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Financial planning & analysis (FP&A)

Financial planning and analysis (FP&A) experts use advanced budget modeling and forecasting to inform and support company leadership in making major business decisions that drive company growth.

As part of the finance team, FP&A professionals lead financial planning and data analysis of previous and current business performance to project short and long-term financial strategy for the future.

FP&A teams are also responsible for preparing several key financial statements during the fiscal year, including: P&L statements, cash flow statements, and balance sheets.

Main responsibilities of FP&A

FP&A teams vary in size depending on the maturity of the company. Start-ups and small businesses may not even have a dedicated FP&A professional, whereas businesses that are scaling up, and medium to large size enterprises often have several members of the finance team specialized in financial planning and analysis. 

As a general rule of thumb, FP&A professionals perform the following responsibilities: 

Prepare financial statements

Public companies are legally obligated to distribute annual financial reports to shareholders every closing period. The P&L statement, cash flow statement, and balance sheet help company leadership understand the financial performance of the business throughout the fiscal year.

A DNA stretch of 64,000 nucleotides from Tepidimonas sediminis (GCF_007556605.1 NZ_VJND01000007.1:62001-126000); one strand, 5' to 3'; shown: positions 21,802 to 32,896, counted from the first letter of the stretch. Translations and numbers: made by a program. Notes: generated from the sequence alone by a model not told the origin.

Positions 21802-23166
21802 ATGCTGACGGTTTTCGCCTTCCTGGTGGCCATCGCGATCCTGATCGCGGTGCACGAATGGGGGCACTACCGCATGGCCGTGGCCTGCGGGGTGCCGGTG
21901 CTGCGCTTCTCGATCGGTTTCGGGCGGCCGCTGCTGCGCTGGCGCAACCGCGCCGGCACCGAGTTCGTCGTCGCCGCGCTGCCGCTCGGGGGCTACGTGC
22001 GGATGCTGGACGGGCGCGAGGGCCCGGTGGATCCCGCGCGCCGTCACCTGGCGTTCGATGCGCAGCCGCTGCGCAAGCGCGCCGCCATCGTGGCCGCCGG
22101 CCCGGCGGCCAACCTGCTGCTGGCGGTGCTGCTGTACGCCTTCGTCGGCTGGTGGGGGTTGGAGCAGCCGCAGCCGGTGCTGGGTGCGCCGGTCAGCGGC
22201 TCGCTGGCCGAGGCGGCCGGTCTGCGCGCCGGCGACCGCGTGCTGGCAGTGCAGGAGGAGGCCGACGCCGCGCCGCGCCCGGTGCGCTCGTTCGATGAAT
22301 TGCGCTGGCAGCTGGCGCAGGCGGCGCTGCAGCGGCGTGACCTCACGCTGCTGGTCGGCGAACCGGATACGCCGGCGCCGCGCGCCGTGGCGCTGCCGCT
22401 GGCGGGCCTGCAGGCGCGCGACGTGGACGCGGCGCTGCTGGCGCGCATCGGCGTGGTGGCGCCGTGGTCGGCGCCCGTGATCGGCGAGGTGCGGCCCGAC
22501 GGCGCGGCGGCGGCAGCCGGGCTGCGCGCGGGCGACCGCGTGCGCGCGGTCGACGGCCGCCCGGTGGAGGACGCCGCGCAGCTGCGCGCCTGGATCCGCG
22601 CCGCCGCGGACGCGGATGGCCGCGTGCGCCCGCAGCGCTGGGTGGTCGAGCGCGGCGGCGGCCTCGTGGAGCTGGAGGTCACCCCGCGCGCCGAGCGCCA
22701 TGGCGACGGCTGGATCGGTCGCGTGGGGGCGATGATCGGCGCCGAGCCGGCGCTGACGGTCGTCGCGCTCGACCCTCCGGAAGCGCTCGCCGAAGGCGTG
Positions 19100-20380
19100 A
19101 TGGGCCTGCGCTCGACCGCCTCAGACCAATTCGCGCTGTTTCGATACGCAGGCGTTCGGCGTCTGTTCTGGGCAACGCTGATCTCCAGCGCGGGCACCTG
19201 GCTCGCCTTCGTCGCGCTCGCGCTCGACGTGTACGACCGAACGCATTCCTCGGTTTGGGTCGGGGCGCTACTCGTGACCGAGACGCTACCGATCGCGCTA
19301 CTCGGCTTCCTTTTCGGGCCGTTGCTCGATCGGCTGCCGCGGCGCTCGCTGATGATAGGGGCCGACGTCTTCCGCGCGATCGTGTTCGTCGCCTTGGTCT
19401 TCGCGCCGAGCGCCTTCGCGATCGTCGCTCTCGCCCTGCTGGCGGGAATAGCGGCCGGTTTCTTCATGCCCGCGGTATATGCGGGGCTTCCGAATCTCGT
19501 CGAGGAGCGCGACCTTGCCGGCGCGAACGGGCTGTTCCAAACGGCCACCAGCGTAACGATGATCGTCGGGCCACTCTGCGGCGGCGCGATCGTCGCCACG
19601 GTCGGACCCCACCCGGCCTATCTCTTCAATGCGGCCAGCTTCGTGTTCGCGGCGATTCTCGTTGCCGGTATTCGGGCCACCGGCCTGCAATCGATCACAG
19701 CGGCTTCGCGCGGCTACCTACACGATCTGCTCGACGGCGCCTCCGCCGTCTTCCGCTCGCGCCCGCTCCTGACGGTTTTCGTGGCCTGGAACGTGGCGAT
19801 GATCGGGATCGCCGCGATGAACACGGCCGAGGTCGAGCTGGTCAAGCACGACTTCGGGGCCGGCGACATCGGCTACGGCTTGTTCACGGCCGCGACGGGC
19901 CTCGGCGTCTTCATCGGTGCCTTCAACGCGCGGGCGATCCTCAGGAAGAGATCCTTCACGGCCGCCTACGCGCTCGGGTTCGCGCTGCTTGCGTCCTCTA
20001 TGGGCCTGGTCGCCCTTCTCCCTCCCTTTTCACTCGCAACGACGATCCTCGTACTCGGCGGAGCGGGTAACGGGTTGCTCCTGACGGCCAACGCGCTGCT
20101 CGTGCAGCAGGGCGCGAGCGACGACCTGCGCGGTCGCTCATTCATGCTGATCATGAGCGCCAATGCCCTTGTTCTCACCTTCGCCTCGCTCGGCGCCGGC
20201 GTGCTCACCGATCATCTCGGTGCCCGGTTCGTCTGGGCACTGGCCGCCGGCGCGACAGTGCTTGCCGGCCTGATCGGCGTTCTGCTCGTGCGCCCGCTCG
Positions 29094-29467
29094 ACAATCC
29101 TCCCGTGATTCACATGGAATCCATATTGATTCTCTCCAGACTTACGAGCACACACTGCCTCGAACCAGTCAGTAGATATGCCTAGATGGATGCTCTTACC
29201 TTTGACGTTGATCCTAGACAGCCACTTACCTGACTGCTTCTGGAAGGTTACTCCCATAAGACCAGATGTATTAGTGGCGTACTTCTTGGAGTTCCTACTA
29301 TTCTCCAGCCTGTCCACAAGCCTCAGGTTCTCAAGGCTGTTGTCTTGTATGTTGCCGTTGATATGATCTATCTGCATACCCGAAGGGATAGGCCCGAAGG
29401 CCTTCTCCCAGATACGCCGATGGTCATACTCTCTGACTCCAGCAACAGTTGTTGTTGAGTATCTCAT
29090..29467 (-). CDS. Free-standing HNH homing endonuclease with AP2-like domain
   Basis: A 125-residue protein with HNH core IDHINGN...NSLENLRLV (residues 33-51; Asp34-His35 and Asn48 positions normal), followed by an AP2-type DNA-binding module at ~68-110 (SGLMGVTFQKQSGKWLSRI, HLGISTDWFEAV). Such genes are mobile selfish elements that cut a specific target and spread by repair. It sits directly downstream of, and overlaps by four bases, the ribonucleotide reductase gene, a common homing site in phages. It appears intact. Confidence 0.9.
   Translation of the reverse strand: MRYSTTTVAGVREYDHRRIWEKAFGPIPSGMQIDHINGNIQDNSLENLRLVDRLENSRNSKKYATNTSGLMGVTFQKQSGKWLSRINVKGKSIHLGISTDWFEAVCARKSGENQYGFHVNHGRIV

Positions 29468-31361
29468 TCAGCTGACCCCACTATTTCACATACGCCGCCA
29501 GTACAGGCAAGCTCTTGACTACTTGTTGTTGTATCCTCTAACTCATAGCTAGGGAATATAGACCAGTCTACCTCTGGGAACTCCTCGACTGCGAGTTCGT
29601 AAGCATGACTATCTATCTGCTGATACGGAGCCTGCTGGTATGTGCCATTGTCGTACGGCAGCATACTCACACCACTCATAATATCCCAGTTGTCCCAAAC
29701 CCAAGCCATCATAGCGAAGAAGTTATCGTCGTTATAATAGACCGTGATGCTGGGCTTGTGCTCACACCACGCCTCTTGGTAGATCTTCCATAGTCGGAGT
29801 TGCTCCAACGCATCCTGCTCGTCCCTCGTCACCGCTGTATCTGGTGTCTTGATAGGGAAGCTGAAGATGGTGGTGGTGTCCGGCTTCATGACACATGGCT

Track and analyze company finances

All company finances and expenses–including assets, payroll, revenue, investments, and liabilities–are documented in detail and analyzed for cost savings optimization and  strategic financial planning.

Forecast financials and model budgets

Actionable insights are drawn from past and current business activity to inform future strategy. FP&A model different scenarios and budgets to forecast potential outcomes and understand the possible risks and opportunities of each. 

Evaluate financial performance

FP&A teams compare forecasts with the actual performance of budgets to measure campaign success, as well as to maximize returns and continuously improve financial models.

Roles in a FP&A team

Depending on the size of the company, FP&A teams can range from one expert who covers multiple responsibilities, to several finance analysts and finance managers who each cover specific functions. There are three typical roles that make up a robust FP&A team, which reports to the chief financial officer.

Financial Analysts

  • Track, measure, and analyze company finances and performance

  • Prepare financial statements on monthly, quarterly, yearly basis

  • Identify trends and patterns in financial activity of forecasting vs actual budget results

FP&A Managers

  • Support company executives and leadership on major decisions that impact business finances and growth

  • Advise on strategies for improving asset allocation, cost savings, and revenue streams

  • Model budgets and forecast scenarios to mitigate investment risks 

  • Analyze overall business performance to develop long term financial strategy

FP&A Director

  • Lead the FP&A team and establish process for financial reporting and analysis

  • Allocate company-wide budgets and assets for the fiscal year